Slate reports that while two new polls out on Friday show President Obama leading challenger Mitt Romney, the extent of the president's lead differs depending on which Americans the pollsters believe are "likely voters."
The Reuters/Ipsos survey, which was taken during a four-day stretch ending yesterday, has Obama up by 7 points among what it classifies as likely voters, 48 percent to 41. That number falls one tick to 6 points, 45 percent to 39, among registered voters. Obama's lead in the Reuters survey has been steadily growing since he pulled out to a two-point lead (46-44) the day after the DNC wrapped up last week.
Reuters on Obama's strengths:
"Thursday's online poll also found far more registered voters preferred the incumbent's policies and approach on taxes (41 percent picked Obama, 30 percent Romney), healthcare (44 percent Obama, 28 percent Romney) and Social Security (39 percent Obama, 27 percent Romney)."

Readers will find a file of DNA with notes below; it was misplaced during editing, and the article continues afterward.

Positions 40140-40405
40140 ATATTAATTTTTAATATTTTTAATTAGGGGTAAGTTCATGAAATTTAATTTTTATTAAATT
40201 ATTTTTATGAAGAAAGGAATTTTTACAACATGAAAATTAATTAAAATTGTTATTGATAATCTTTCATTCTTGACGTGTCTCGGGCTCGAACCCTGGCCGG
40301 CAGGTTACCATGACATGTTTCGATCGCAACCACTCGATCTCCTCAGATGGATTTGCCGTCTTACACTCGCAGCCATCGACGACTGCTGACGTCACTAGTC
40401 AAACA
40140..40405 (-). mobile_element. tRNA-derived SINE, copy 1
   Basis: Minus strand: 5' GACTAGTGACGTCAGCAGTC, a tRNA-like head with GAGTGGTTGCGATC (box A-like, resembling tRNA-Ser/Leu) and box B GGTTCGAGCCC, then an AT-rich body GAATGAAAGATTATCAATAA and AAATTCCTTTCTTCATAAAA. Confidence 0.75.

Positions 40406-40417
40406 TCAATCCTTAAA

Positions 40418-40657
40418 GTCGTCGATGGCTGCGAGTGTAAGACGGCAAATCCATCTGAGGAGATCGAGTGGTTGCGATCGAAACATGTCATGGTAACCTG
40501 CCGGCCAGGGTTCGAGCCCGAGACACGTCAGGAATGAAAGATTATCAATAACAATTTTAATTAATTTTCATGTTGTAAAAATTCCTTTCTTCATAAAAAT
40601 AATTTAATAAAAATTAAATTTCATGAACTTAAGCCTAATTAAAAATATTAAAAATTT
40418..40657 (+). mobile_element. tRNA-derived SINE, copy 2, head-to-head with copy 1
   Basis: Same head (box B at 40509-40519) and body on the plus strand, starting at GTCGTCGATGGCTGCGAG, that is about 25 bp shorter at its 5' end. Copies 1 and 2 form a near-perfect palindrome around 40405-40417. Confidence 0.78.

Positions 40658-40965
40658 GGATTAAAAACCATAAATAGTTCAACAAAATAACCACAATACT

A new survey from the New York Times and CBS News, meanwhile, offers a more complicated picture. Among registered voters nationwide, Obama leads his rival by 8 points, 51 percent to 43. But among the smaller "likely voter" subset (as defined by NYT and CBS), the president's lead falls to 3 points over Romney, a gap that is within the survey's margin of error.
Slate explains that it won't be clear exactly how "likely voters" are defined until Friday evening, when the full polls are released. But the results drive home something we already know: Approval ratings and other measures matter only to the extent that people who prefer one candidate over another actually bring those preferences to the polls and cast a ballot.
Read more at Slate.